36 Foods That Are Fantastic For Boosting Eye Health
If youâ€™re looking for a diet that helps improve your eyes, hereâ€™s some good news: The same diet that helps your heart and the rest of your body will
help your eyes. Plus, youâ€™ll enjoy many delicious choices.
For 2020: The Year of the Eye, the American Academy of Ophthalmology intended to list 20 vision-healthy foods. Instead, we came up with 36. Itâ€™s a
diet rich in fruits, vegetables, beans and fish
How is Good Vision Benefited By Nutrition?
â€œSome nutrients keep the eye healthy overall, and some have been found to reduce the risk of eye diseases,â€ said Rebecca J. Taylor, MD, an ophthalmologist
in Nashville, Tennessee.
Eating a diet low in fat and rich in fruits, vegetables and whole grains can help your heart as well your eyes. This isn't surprising: Your eyes rely
on tiny arteries for oxygen and nutrients, just as the heart relies on much larger arteries. Keeping those arteries healthy will help your eyes.
What Foods Focus On Eye-Healthy Eating?
Orange-colored vegetables and fruits with vitamin A
Vitamin A is perhaps the best-known eye-healthy nutrient. Your retina needs plenty of vitamin A to help turn light rays into the images we see. Also,
without enough vitamin A, your eyes canâ€™t stay moist enough to prevent dry eyes
Foods like Carrots and sweet potatoes are packed with vitamin A. Carrots are a well-known source of vitamin A. Sweet potatoes provide even more vitamin A, Dr. Taylor said. â€œA sweet potato contains more than 200% of the daily dose of vitamin A doctors recommend.â€ Fruits,
including cantaloupe and apricots, can also be a good source of vitamin A.
Fruits and veggies rich in Vitamin C
Vitamin C is critical to eye health. As an antioxidant, vitamin C helps keep the body from damage caused by some things we eat, unhealthy habits and
environmental factors. Factors like fried foods, tobacco smoke and the sunâ€™s rays can produce free radicals. These molecules that can damage and
kill cells. Vitamin C helps repair and grow new tissue cells.
Good sources of vitamin C include citrus fruits, such as oranges, tangerines, grapefruit and lemons. Plenty
of foods offer vitamin C, including peaches, red bell peppers, tomatoes and strawberries.
Antioxidants can prevent or at least delay age-related macular degeneration (AMD) and cataracts, according to the Age-Related Eye Diseases Study
Another important antioxidant is vitamin E, which make sure to keep cells healthy. Vitamin E can be found in avocados, almonds and sunflower seeds.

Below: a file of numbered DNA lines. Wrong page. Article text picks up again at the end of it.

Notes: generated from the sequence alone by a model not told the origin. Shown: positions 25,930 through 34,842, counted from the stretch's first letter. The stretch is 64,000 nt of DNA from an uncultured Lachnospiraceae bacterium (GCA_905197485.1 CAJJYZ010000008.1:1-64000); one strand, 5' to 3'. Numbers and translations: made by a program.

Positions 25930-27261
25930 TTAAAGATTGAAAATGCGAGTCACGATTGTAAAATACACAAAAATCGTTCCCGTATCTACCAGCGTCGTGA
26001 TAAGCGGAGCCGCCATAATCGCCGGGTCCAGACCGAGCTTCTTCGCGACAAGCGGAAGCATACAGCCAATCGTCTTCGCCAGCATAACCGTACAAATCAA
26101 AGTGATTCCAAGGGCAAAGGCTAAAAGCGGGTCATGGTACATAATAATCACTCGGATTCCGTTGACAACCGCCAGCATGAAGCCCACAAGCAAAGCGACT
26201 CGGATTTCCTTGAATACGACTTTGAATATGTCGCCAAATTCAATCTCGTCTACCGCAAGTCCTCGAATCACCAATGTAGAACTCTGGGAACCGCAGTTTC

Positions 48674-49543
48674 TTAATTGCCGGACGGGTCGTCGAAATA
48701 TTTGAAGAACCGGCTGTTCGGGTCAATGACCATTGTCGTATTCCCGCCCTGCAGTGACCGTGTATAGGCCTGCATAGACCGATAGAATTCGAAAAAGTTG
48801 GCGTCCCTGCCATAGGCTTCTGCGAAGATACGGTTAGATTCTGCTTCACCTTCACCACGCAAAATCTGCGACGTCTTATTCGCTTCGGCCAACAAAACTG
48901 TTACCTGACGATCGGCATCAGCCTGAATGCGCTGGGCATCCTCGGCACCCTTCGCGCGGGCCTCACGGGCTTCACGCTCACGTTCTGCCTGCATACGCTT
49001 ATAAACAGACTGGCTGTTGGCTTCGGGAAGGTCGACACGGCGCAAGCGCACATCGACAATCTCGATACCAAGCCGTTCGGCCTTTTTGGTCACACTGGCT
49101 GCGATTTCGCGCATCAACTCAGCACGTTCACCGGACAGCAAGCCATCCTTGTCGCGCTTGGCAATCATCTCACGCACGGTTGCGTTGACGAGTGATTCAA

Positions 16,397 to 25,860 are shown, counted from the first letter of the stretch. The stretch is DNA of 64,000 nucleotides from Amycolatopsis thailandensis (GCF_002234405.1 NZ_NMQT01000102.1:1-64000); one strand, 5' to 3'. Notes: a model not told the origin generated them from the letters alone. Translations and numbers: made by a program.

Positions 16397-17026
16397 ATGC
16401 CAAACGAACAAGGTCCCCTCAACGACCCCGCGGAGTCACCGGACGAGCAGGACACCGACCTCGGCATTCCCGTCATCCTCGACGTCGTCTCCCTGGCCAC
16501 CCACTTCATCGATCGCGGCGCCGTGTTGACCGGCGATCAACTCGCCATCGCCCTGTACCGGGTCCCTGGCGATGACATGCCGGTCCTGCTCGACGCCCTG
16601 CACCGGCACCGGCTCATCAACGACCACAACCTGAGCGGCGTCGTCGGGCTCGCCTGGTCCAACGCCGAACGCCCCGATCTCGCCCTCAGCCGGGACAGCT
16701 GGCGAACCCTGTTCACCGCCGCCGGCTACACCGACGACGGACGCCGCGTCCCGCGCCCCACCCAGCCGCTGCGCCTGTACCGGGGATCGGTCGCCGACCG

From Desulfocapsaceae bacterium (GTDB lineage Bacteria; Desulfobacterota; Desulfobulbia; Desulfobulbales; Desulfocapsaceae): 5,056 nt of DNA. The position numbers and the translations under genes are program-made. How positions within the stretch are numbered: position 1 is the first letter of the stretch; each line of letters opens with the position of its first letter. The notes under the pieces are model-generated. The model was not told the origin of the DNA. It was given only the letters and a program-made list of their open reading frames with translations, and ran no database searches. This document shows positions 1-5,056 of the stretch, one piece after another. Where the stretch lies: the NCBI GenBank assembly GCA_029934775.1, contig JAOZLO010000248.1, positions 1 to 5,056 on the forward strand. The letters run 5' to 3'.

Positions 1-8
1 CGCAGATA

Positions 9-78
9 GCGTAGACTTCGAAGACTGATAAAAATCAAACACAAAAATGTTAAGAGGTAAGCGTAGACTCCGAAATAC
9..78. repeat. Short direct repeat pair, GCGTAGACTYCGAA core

Cold-water fish with omega-3 fatty acids
Diets rich in omega-3 fatty acids from cold-water fish can help reduce the risk of developing eye disease later on in life, research suggests. These
fish include salmon, tuna, sardines, halibut and trout. â€œOmega-3â€™s are good for tear function, so eating fish
may help people with dry eye,â€ Dr. Taylor said.
Leafy green vegetables rich in lutein and zeaxanthin
Lutein and zeaxanthin are antioxidants found in the pigments of leafy green vegetables and other brightly colored foods. They are key to protecting
the macula, the area of the eye that gives us our central, most detailed vision. Kale and spinach have lots of
these nutrients. Other foods with useful amounts of lutein and zeaxanthin include romaine lettuce, collards,
turnip greens, broccoli and peas. while not leafy and green, eggs can also be a good source of these nutrients.
Beans and zinc
The mineral zinc helps keep the retina healthy and will protect your eyes from the damaging effects of bright light. However, zinc might lower the
amount of copper in your body, which we need to help form red blood cells. Fortunately, you can increase both at once with different kinds of beans
(legumes), including black-eyed peas, kidney beans and lima beans. Foods high
in zinc also include oysters, lean red meat, poultry and fortified cereals.
Is It Healthy To Get Eye-Healthy Nutrients Through Vitamin Supplements?
Eating the right food is the best way to get eye-healthy nutrients, Dr. Taylor said. â€œIn general, most Americans can and should get enough nutrients
through their diet without needing to take supplements.â€
People who have macular degeneration are an exception. â€œIn this case, taking supplements is recommended by the Age Related Eye Disease Study 2, a follow-up
to the AREDS (Age-Related Eye Disease) Study. Talk with your ophthalmologist if you or a family member has AMD,â€ Dr. Taylor said.
No matter your age, itâ€™s not too late to start eating healthy, she said. â€œSo many of my patients focus on a healthy diet only after theyâ€™ve been diagnosed
with a serious health problem. Start eating well now to benefit your vision and your health for the rest of your life.â€